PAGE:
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Mastering the Interview

How to increase your chances of getting that elusive job offer

In this undeniably tough economy, where there’s a painful mismatch between the number of job openings and the applicants qualified to apply for them, simply getting your résumé plucked from the pile and being offered an interview is a great start. Now what do you do to ensure that interview translates into an actual offer? A reunion workshop, “Mastering the Interview,” led by Victoria Passarella, a counselor in the Career Development office, offered ideas and tips to help alumnae.

Illustration by Alex Eben MeyerSince women interview differently than men, they need to learn how to tell their stories in a compelling, powerful way that highlights what they’ve done and what they can contribute to a potential employer. “Women have a harder time owning their accomplishments,” said Passarella. “You have to feel you’re empowered. No one will hire you unless you feel like you should be there.” Too often, concerns about being perceived as “bragging” interfere with their ability to unabashedly explain what they’ve done on the job or as volunteers.

To pitch yourself successfully, it’s important to control body language, tone of voice, even your level of excitement, during the discussion. An employer wants to know you want the position. “They want to see your drive and motivation, that you’re someone who will be proactive and not need to be micro-managed,” she added.

Passarella urged the attendees—they ranged from recent graduates trying to land that first job to more mature alumnae seeking a career change—to think of the interview as an opportunity to share a story, one designed to highlight their achievements, skills, and strengths. The interview is not about repeating what’s shown on a résumé.

“We don’t speak in bullet points,” she said. “Think of it as a story for a stranger to follow. Edit through that lens. Would a stranger be able to understand this?”

It’s not enough to recapitulate your résumé highlights. You have to sell yourself, no matter how uncomfortable you may be at seeing yourself as a “product,” explained Passarella. She recommended that candidates prepare their arguments about why they want a particular position, as well as how their skills benefit the prospective employer. “Focus on the skills that you’re bringing to the table that another person doesn’t have,” she emphasized. “This is great for career-changers, as an opportunity to show what you specifically offer.”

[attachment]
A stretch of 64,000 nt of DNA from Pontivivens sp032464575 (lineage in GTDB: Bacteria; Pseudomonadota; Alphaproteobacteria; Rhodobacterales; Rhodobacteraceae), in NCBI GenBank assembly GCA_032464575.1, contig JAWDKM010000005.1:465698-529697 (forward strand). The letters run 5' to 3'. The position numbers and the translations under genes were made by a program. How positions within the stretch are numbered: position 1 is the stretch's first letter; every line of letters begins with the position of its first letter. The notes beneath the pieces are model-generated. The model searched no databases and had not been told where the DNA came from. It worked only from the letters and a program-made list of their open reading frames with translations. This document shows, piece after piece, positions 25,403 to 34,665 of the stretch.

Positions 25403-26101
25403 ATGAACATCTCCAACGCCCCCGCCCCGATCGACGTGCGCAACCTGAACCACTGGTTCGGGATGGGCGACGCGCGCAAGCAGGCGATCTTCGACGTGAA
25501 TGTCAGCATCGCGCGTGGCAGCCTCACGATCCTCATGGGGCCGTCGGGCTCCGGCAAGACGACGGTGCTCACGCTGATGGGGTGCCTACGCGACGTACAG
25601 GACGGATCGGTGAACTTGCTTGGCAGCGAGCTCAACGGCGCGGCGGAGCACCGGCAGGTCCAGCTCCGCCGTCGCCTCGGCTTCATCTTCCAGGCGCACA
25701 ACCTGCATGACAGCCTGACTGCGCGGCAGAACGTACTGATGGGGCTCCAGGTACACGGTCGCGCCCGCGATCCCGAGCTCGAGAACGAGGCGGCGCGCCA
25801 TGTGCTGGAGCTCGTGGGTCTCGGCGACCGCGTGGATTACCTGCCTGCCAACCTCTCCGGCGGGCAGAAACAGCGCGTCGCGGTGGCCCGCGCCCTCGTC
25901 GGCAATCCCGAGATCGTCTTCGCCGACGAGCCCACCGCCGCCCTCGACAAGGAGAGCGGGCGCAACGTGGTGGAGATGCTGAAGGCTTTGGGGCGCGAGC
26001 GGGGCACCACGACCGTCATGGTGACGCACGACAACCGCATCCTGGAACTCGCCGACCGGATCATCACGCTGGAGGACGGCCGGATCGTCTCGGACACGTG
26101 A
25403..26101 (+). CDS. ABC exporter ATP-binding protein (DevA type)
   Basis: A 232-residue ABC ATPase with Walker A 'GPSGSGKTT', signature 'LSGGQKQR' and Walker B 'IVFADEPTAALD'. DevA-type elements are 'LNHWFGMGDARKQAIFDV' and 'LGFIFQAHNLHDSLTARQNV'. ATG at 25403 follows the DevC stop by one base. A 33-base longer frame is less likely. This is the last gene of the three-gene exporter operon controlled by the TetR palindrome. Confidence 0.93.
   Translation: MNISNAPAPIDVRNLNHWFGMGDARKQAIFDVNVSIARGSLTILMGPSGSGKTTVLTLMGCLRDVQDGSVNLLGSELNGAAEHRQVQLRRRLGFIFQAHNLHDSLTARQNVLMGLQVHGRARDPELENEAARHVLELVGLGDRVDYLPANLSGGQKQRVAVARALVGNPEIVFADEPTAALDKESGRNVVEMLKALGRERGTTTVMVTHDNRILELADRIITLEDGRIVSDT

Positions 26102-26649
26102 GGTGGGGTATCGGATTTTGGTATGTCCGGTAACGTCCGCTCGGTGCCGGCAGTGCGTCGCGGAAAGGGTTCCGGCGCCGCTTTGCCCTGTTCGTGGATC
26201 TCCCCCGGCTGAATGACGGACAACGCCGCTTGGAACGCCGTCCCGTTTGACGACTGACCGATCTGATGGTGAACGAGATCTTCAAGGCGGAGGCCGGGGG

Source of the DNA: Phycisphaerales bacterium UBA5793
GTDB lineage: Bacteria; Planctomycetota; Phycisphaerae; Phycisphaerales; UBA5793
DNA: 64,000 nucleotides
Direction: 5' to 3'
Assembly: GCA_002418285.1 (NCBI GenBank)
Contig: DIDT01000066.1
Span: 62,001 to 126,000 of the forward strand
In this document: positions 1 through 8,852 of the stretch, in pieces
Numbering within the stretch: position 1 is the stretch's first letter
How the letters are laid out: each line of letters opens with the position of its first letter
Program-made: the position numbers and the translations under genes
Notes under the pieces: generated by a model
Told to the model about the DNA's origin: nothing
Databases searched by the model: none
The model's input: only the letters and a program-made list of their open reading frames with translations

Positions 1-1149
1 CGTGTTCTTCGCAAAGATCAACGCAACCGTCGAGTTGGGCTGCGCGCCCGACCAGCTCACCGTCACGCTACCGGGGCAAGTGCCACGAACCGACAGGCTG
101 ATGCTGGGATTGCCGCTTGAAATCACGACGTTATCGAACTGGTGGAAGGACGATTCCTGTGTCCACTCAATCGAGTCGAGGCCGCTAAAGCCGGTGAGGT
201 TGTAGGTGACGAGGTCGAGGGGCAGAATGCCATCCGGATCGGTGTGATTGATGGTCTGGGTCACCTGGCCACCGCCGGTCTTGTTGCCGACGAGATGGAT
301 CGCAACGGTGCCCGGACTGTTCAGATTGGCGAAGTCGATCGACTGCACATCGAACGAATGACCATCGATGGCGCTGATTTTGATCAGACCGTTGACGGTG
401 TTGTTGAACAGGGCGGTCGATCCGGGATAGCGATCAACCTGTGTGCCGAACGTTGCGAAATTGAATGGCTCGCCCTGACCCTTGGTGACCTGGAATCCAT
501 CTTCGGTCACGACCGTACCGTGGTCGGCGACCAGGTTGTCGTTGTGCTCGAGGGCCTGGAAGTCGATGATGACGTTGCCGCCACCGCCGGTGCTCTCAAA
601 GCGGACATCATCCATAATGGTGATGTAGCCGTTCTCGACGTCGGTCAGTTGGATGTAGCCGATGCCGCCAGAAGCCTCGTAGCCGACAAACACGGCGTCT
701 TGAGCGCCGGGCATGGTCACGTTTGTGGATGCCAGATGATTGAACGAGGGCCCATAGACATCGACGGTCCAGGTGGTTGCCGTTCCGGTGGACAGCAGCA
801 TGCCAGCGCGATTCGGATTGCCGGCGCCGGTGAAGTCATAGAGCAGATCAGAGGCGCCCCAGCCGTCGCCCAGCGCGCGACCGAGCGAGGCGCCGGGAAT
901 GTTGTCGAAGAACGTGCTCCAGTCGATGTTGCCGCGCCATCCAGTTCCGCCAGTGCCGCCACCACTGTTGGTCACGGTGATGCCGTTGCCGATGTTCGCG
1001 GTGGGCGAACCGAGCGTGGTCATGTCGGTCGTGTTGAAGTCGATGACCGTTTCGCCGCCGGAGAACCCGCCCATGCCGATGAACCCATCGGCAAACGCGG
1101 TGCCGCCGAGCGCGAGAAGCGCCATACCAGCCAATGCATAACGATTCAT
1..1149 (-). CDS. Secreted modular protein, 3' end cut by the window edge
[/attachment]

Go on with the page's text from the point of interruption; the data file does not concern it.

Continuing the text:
Interview stress may lead to anxiety or memory lapses that can sabotage your efforts. “Practice out loud,” she said, “by yourself, or with a friend or family member. You can film yourself using your computer camera, and can play it back to check for tone.” As part of the Career Development services offered
to alumnae, she added, “You’re welcome to have a conversation with one of our counselors.”

Preparation is a key element for success. “Make a list of five to six things that you want to bring up in an interview,” she suggested. “Be sure to answer the questions [the interviewer asks]; if you’re unsure about what’s being asked, ask for clarification and take your time [answering]. Rarely is an answer too long.”

No matter how experienced the candidate or how many interviews the applicant has undergone during her career, Passarella pointed out that interviews are different in this age of social media. The expectation is that both the candidate and interviewer will have Googled one another and checkedLinkedIn and Facebook profiles, as well as any other public Internet presence.

Passarella also addressed concerns like appropriate responses to the usual “tell me about your strengths/weaknesses.” Instead of answering with “I’m a perfectionist,” far better to state something along these lines, “my Excel skills aren’t that high so I’ve signed up for a professional development course.” Another strategy might be acknowledging a difficult client or a glitch-ridden project, and how you handled it successfully.

Passarella suggested that candidates ask the interviewer open-ended questions about the most rewarding or most challenging situation he or she has faced. “What’s challenging for someone might be what you love to do,” she said.

Salary shouldn’t come up during the first interview. If you’re asked about your previous or current salary, Passarella offered options like, “it’s negotiable and flexible,” or “when I know more about this position I can provide the information.”

Finally, don’t waste time thinking about what you’ll wear for the interview. Have an appropriate outfit, like a suit, ready to go so that you’re focused on your story, not your appearance.

Several alumnae who attended the workshop found it beneficial. “I’m in transition for a second career,” said Wanda Chin ’77. “This was very helpful.” Having these interview tips was also worthwhile for Elizabeth Ayme ’11, who said, “I’m having some trouble getting a job I’m satisfied is up to my level. I want to increase my chances.”

Sabrina Scott ’87 hoped to translate the many interviews she receives into offers. “I’m told I have an excellent résumé, but I’m not getting the offers. I’m so grateful Barnard has given [this workshop] for alumnae. This was really good for me.”

From Passarella the take-away was, “You’re not going in there thinking you’re not qualified. Own your past experiences. Go confidently.”

Visit barnard.edu/cd for more about Career Development services.

by Merri Rosenberg